Clara Murray has been volunteering her time and knitting expertise to the Trail Hospital Auxiliary for two years. Murray was sharpening her knitting needles and picking out a colour of wool to begin a set of baby booties for the new year.

Trail hospital waits for New Year’s baby

While there is no word yet on the first baby of 2014, KBRH has 5 expectant mothers due within the first few weeks of January.

Knitting needles at the Trail Hospital Auxiliary are click-clacking as volunteers wait to hear if booties and blankets for the New Year’s baby gift basket should be a shade of blue or tint of pink.

Although there is no word if the stork has arrived at Kootenay Boundary Regional Hospital (KBRH), the maternity ward does have five expectant mothers due within the first few weeks of the new year.

“We had a couple of deliveries Christmas Eve but it has been quiet since then,” said Karina Poznekoff, maternity/pediatric patient care coordinator. “We look at it like every delivery is exciting and the day of the week or year doesn’t matter,” she explained. “But we definitely have to make more phone calls to the community about the New Year’s baby because so many donations are made to the newborn and mom.”

Throughout the year, members of the Trail Hospital Auxiliary donate their time and creative energy to weave the tiny and colourful woollen sweaters, booties, hats and blankets that are sold in the KBRH gift shop or donated as gifts to various community charities.

“Everything in the New Year’s basket is made by our ladies,” explained Karen Hadley, president of the auxiliary. “We have a room full of balls of wool that have been donated,” she said. “So when someone would like to knit for us, we give the person the wool and they donate the item back to the gift shop,” Hadley continued. “Some of the clothes are so fancy and fun like little ladybug sweaters. We even have one lady who makes frilly dresses and nightgowns for us out of the goodness of her heart.”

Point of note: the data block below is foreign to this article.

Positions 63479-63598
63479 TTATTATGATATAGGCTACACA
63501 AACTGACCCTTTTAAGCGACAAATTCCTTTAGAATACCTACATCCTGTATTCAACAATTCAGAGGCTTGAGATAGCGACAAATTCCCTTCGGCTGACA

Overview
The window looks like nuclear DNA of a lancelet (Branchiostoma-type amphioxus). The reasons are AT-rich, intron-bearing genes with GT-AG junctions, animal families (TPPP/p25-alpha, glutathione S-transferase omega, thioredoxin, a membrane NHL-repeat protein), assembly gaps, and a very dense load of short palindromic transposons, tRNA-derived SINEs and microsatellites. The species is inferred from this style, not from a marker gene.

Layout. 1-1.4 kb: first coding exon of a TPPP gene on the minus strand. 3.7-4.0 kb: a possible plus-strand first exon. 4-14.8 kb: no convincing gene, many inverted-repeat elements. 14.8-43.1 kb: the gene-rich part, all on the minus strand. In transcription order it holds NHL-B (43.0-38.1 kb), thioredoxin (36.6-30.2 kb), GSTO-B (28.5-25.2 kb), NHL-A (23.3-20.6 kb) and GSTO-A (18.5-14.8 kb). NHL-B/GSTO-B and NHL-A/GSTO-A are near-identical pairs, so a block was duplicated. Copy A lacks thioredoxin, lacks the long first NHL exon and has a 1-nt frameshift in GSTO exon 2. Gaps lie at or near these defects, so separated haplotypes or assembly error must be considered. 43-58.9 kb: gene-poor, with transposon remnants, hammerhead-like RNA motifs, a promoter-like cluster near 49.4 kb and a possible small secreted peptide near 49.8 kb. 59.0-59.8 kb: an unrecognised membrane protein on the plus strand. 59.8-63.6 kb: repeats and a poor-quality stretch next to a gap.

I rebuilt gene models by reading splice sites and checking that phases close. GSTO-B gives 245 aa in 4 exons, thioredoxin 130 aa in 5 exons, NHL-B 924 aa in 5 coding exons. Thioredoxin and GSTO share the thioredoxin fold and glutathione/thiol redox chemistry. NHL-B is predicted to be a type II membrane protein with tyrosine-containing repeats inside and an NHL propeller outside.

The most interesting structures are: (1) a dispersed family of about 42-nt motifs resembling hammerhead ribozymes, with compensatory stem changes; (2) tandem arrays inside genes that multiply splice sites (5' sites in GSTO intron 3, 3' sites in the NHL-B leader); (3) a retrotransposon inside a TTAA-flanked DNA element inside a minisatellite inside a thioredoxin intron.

The Trail Hospital Auxiliary was founded in 1943 with a mission to raise funds to advance care and comfort of those in need and provide funding for patient related equipment and programs.

Today, the charity’s presence is felt throughout the hospital and the impact of the volunteers’ commitment is hard to miss. This year, the 60-member organization brightened the KBRH Health Foundation’s Critical Care campaign with a $30,000 contribution made during the annual Light-Up the Hospital’s Pledge Day (Dec. 6) and a $4,000 donation slated to maintain the hospital’s gardens.

The once 100-plus member group has dwindled over time but each day a team of at least 10 volunteers don a bright red auxiliary vest to man the lobby’s information booth, deliver mail within the facility, hook up patient TVs, visit the bedridden or run the gift shop.

“We don’t get the volunteers like we used to,” said Hadley, a 34-year auxiliary member. “But we keep going because we are an important part of keeping the hospital running each day.”

After suffering cardiac complications in KBRH 34 years ago, Hadley was compelled to join the organization.

“I had open heart surgery when I was only 34 years old, which was unheard of back then,” she said. “I’ve used the system so much that I felt I really needed to give back.

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